The FDA regulations restricting health claims or implied claims of healthiness related to foods that meet certain minimum nutrient levels, colloquially termed “the jelly bean rule,” were developed in an effort to prevent food producers from encouraging the consumption by consumers of junk food by fortifying the food in question with nutrients. The “jelly bean rule” is applicable only to (1) health claims, and (2) nutrient content claims that use the word “healthy” to suggest that a food may help consumers maintain healthy dietary practices because of its nutrient content. Finding that Vitaminwater’s labeling contains claims in each of these two categories, the court ruled the plaintiffs could proceed with this claim.
The plaintiffs alleged Vitaminwater’s labeling is misleading because it uses a product name that includes two of the product’s ingredients (vitamins and water), but fails to mention another notable ingredient (sugar). FDA regulations on this subject recognize that such product names have the potential to mislead consumers. Thus, the court held that the plaintiffs were allowed to pursue this claim. In the aftermath of this ruling, Coca-Cola released a statement expressing their confidence that the plaintiffs’ claims are without merit and will ultimately be rejected. Given that the implications this case could carry into the growing functional food and beverage segments of the market, we will continue to track it closely.
At its recent annual meeting, the American Medical Association (“AMA”) agreed to urge the Food and Drug Administration (“FDA”) to adopt more accurate labeling standards regarding trans fats and saturated fats used in food products.
Current FDA rules allow nutrition labels to list saturated and trans fats as zero, so long as the product contains less than 0.5 grams of fat per serving. However, the AMA claims that this is misleading to consumers, who could potentially consume more than a quarter of the American Heart Association’s recommended limit of two grams of trans fat per day in a single serving, unaware that the product contains trans fats.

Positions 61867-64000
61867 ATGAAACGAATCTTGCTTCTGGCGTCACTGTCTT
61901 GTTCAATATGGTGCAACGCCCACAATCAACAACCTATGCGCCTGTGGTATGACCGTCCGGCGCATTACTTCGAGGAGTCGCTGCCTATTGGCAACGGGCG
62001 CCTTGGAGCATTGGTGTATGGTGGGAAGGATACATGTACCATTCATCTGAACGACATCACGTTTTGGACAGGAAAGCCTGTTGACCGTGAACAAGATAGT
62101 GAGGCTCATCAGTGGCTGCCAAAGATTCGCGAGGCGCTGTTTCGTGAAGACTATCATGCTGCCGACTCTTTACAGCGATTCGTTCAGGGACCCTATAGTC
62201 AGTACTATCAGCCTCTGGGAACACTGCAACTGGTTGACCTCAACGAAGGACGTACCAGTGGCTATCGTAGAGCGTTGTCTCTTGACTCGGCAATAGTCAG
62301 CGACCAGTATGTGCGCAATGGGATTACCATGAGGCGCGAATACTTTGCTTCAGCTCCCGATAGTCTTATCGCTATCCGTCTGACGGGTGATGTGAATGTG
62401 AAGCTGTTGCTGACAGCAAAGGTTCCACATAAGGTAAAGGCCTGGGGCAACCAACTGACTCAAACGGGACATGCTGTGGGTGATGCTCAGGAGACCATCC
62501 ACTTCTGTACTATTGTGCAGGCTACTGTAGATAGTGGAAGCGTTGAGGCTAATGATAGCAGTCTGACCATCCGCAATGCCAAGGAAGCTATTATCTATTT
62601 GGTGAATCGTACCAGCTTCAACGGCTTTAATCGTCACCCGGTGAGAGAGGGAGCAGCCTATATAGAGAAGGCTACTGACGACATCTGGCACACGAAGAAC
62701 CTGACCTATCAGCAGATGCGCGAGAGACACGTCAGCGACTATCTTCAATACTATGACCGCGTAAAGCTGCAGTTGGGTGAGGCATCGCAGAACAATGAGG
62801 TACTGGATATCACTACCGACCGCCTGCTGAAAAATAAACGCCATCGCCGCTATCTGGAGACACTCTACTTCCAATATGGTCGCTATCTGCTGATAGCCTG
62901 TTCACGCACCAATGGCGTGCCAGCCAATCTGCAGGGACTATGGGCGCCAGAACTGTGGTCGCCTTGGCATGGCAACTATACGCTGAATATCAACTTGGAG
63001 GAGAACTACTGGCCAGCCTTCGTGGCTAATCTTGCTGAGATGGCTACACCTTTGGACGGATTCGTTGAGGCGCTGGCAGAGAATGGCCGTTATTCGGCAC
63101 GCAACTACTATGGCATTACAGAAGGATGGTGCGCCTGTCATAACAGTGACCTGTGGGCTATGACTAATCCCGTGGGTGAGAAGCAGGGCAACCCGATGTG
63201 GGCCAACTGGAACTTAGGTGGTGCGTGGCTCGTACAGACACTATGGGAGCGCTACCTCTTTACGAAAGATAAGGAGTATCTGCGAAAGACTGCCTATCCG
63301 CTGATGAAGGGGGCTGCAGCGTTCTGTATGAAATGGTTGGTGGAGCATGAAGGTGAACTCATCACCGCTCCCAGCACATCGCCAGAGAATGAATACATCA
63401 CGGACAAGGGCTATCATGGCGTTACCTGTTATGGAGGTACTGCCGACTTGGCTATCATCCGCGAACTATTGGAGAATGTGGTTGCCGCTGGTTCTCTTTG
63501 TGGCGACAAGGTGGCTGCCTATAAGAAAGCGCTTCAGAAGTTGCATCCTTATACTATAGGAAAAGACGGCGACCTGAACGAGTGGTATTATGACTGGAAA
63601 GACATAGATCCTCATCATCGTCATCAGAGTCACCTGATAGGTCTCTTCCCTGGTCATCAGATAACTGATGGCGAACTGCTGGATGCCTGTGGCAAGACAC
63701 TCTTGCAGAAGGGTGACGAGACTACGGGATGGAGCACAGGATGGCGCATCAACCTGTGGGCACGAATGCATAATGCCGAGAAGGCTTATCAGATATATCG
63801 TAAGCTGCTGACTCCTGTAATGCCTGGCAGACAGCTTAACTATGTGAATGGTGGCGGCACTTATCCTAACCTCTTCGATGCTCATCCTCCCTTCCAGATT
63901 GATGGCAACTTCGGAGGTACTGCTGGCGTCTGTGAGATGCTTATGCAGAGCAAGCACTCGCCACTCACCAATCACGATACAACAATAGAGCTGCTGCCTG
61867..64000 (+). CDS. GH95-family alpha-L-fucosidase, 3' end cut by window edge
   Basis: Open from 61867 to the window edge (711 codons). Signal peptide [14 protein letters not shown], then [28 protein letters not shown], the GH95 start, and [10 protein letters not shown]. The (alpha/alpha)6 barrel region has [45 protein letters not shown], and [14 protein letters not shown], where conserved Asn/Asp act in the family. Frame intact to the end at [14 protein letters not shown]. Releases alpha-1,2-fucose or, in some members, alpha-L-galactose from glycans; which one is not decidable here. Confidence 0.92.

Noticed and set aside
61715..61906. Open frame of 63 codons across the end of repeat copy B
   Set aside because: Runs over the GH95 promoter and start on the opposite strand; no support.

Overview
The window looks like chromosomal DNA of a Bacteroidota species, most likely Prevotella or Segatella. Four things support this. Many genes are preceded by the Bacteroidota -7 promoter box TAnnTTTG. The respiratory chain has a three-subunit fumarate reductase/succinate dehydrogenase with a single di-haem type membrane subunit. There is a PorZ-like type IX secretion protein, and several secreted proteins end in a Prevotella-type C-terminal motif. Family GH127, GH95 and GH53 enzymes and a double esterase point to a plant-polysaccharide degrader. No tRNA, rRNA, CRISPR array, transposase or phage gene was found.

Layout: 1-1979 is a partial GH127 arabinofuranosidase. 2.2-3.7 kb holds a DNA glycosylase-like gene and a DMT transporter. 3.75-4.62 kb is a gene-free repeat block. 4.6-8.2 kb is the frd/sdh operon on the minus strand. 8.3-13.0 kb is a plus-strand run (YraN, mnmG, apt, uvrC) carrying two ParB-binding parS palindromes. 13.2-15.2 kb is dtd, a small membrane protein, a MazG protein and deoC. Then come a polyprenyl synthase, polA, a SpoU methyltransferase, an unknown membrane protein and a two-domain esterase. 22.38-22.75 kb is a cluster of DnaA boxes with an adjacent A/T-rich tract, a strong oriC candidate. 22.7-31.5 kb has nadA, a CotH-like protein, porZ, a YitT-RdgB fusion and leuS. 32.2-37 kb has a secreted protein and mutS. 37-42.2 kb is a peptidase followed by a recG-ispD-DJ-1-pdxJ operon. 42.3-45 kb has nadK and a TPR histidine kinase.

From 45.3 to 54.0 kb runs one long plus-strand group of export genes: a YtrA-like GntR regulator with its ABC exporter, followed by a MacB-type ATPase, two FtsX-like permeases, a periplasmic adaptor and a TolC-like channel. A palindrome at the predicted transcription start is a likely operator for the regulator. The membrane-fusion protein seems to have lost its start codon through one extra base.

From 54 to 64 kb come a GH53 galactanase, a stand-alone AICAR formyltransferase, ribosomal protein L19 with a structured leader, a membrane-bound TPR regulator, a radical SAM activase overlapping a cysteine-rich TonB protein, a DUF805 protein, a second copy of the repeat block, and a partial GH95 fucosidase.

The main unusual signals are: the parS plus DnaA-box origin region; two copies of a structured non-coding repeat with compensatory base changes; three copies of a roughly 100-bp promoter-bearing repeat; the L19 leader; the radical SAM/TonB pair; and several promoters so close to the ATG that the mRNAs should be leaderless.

The AMA’s position that consumers are being misled by current FDA rules does have some support in the marketplace. In a consumer survey conducted by market researchers Greenfield Online, 72 percent of U.S. respondents said they read nutrition labels and fact panels in an effort to make healthy purchasing decisions when shopping, and 61 percent said they considered zero grams of trans fat per serving to be the most important heart health related claim for a product.
In a May 25, 2010, Federal Register Notice, the Federal Trade Commission (the “FTC”) announced its intention to issue compulsory process orders to 48 food and beverage manufacturers, distributors, marketers, and quick service restaurant companies. The proposed orders seek information concerning the companies’ marketing expenditures targeted toward children and adolescents, and nutritional information about the companies’ food and beverage products marketed to children and adolescents.
The proposed orders, issued under Section 6(b) of the Federal Trade Commission Act, 15 U.S.C. § 46(b), will seek information in six categories, including:
• The categories of foods marketed to children (ages 2-11 years) and adolescents (ages 12-17 years);
• The types of measured and unmeasured media techniques used to market food products
to children and adolescents;
• The amount spent to communicate marketing messages about food products to children and adolescents;
• The nature of the marketing activities used to market food products to children and adolescents;
• Marketing to children and adolescents of a specific gender, race, ethnicity, or income level; and
• Marketing policies, initiatives, or research in effect or undertaken relating to the marketing of food and beverage products to children and adolescents.
By procuring this information, the FTC will be able to evaluate the impact of self-regulatory efforts on the nutritional profiles of foods marketed to children and adolescents. In addition, the FTC seeks to determine and analyze how companies allocate their promotional activities and expenditures among various media and for different food products. Interested parties may submit comments on or before June 24, 2010.